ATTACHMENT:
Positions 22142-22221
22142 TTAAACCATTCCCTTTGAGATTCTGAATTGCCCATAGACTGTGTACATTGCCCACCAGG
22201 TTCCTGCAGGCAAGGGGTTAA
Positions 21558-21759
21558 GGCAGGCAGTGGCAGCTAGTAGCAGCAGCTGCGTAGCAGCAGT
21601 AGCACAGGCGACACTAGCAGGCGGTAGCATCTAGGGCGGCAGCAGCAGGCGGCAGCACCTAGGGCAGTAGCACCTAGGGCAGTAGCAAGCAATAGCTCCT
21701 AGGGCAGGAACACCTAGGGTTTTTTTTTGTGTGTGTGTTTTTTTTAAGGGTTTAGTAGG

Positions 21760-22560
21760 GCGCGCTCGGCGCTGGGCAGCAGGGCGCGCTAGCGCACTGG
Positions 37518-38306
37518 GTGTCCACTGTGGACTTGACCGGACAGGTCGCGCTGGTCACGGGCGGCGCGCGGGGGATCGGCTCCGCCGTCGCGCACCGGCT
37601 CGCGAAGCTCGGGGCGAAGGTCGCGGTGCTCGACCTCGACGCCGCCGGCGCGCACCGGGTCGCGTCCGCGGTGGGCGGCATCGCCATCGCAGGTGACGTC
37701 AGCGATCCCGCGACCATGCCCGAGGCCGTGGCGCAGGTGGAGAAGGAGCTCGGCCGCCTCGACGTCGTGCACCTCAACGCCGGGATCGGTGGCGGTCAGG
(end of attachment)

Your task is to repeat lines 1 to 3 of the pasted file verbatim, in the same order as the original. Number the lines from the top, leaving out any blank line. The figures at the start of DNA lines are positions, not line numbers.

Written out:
Positions 22142-22221
22142 TTAAACCATTCCCTTTGAGATTCTGAATTGCCCATAGACTGTGTACATTGCCCACCAGG
22201 TTCCTGCAGGCAAGGGGTTAA